Iowa

Iowa

Budget Cycle
Annual 
 
Governor Submits Budget
February 1 

Fiscal Year Begins
July 1
 
Governor Signs Budget 
May

Budget Links

FY2023 (enacted)
FY2023 (proposed)
FY2022 (enacted)
FY2021 (enacted)
FY2020 (enacted)
FY2019 (enacted)
FY2018 (enacted)


Proposed Budget - Fiscal Year 2023

Iowa Governor Kim Reynolds released her fiscal 2023 budget proposal on January 11, which calls for $8.20 billion in total general fund appropriations, an increase of 0.9 percent from fiscal 2022’s estimated spending level of $8.12 billion. The largest program areas include education (56 percent), health and human services (27 percent), justice/judicial branch (9 percent), and property replacement/tax credits (5 percent). Total net general fund receipts are estimated at $9.21 billion, a 1.7 percent increase from estimated fiscal 2022’s level. In addition, the budget assumes an ending balance of $960.2 million and total reserve funds of $897.9 million. Total federal funds are estimated at $10.07 billion, a 12.4 percent decline from estimated fiscal 2022.


Proposed Budget Highlights 

The governor said her vison for Iowa is focused on the following areas: cutting taxes for all Iowans; making Iowa an employment destination; improving access to childcare; building Iowa’s health care workforce; preparing students for high-demand careers; providing educational choice and transparency for Iowa families; and growing the fuels of the future. Specific proposals include:

 

Cutting Taxes for All Iowans
  • Establishing a flat 4 percent individual income tax rate.
  • Eliminating retirement income tax.
  • Exempting net capital gains on sales of employee-awarded capital stock.
  • Reforming Iowa’s corporate tax rate.

Making Iowa an Employment Destination

  • Reforming the state’s unemployment system to re-employ out-of-work Iowans sooner.
  • Retaining Iowa’s law enforcement officers and recruiting others to the state.
  • Recruiting military veterans to civilian careers in Iowa.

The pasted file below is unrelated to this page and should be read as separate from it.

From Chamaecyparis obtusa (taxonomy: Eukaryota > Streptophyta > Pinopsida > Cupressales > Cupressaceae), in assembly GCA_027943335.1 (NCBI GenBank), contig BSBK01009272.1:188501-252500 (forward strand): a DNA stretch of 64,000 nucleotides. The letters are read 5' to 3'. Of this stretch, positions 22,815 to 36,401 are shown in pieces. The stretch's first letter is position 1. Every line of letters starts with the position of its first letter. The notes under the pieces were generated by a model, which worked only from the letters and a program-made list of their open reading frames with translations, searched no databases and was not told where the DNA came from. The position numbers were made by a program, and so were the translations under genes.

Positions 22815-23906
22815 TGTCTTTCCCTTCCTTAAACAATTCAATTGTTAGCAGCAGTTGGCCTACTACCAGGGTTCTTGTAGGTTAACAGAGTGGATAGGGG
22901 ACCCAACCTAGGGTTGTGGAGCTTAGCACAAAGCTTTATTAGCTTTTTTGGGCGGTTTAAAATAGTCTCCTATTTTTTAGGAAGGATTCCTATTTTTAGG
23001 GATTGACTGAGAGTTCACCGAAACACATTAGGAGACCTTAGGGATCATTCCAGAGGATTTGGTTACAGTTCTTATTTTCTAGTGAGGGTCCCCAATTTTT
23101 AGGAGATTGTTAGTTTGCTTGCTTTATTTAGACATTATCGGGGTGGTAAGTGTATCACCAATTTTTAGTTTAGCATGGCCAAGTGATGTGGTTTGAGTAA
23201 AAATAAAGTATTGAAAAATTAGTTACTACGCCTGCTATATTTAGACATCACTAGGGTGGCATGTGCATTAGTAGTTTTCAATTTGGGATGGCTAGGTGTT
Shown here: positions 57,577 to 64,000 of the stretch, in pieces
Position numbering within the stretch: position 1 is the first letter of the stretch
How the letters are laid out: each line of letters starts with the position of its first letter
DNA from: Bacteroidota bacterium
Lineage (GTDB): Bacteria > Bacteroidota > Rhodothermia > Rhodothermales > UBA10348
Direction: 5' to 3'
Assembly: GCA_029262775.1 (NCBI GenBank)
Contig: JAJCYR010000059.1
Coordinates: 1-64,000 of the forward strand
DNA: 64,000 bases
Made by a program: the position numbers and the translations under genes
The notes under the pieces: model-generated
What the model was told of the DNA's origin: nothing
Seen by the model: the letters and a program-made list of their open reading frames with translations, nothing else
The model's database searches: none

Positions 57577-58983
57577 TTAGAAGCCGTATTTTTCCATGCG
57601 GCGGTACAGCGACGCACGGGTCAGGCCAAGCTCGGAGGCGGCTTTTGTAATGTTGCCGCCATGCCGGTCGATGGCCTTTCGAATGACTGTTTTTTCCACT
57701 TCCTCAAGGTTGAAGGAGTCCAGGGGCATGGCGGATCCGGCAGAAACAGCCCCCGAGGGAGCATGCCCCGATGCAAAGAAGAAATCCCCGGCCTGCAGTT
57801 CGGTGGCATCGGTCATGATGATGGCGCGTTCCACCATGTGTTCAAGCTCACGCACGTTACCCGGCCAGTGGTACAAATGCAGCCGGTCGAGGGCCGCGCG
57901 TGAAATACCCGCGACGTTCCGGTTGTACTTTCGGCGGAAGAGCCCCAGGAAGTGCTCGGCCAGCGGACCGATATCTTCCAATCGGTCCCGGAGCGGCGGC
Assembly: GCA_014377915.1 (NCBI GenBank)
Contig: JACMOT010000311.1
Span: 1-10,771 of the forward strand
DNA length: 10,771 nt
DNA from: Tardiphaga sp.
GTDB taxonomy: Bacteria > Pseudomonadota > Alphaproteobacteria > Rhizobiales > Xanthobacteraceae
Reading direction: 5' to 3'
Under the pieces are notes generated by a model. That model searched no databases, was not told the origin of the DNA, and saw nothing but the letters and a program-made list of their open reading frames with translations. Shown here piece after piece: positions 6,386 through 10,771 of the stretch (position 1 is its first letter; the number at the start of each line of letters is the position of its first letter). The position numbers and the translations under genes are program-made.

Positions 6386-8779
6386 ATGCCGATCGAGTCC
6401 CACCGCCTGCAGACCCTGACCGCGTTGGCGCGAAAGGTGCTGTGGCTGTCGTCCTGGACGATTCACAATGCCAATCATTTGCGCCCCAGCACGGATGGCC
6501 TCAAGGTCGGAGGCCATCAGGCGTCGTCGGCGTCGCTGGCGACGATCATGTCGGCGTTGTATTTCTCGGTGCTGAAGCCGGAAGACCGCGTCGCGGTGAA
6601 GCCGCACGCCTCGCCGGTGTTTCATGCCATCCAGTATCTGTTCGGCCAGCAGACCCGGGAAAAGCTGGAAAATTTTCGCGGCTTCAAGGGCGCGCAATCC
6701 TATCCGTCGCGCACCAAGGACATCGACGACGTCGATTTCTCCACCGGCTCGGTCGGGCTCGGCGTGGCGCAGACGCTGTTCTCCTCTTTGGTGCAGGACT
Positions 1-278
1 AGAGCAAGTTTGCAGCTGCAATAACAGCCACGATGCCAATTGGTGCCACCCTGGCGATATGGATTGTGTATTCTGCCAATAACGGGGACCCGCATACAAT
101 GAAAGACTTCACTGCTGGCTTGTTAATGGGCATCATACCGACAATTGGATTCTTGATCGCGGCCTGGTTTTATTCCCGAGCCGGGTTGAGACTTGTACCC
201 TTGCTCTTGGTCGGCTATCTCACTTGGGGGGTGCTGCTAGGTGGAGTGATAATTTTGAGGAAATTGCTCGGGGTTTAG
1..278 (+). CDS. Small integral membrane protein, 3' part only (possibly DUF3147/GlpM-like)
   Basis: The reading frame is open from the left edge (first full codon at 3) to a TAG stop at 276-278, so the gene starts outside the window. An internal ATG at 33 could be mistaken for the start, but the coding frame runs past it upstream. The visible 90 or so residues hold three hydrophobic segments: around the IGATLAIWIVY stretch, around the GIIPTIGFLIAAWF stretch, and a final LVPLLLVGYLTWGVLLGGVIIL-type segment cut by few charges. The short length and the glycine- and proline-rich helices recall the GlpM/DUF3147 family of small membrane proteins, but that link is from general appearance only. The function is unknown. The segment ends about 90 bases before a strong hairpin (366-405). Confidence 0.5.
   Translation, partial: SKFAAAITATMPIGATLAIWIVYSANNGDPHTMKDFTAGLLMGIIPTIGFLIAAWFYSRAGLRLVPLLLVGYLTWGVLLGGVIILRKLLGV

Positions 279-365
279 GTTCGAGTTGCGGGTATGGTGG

• Easing licensure requirements that delay employment.
  • Limiting non-economic damages in tort litigation.
  • Standardizing building codes to promote construction of attainable housing and childcare facilities.

Improving Access to Childcare

  • Finding childcare solutions for businesses.
  • Increasing support for childcare providers.
  • Providing quality childcare for families.
  • Investing in the childcare workforce.

Building Iowa’s Health Care Workforce
  • Strengthening existing programs that recruit new health care providers to rural communities.
  • Investing in residency programs that increase mental health specialists.
  • Developing high school Registered Apprenticeship Programs that create health care career pathways for Iowa’s youth.

Preparing Students for High-Demand Careers
  • Further expanding and integrating work-based learning into Iowa schools.
  • Growing and retaining Iowa’s education workforce.

Providing Educational Choice and Transparency for Iowa Families

  • Allowing a portion of Iowa’s per pupil educational funds to follow eligible students to private schools or other educational programs.
  • Requiring all public schools to publish course syllabuses, materials, and available library books online.
  • Requiring all high school students to pass the Civics portion of the U.S. Naturalization Service Test to graduate from high school.
  • Eliminating the need for Area Education Agencies (AEA) approval to place students receiving special education services in competent private instruction.
  • Eliminating the requirement for PreK-12 school librarians to have a master’s degree.

Growing the Fuels of the Future

  • All retailers with compatible infrastructure must offer E-15 by January 1, 2026.
  • Any newly installed or upgraded fuel infrastructure must be E-85 or B-20 compatible.
  • Invest $10 million in state funding each year for five years in the Renewable Fuels Infrastructure Program, on top of the nearly $50 million in state and federal funds already invested.
  • Optimize and extend fuel retailer tax credits to incentivize higher blends of ethanol and biodiesel.
  • Codify the Governor’s 2019 Executive Order which requires state vehicles with diesel engines to be B-20 biodiesel compatible.
  • Require the Iowa Department of Administrative Services to report annually on biodiesel usage by the state’s vehicle fleet.
  • The bill will remain revenue neutral, while increasing savings to the Road Use Tax Fund and imposing no additional cost for Iowans.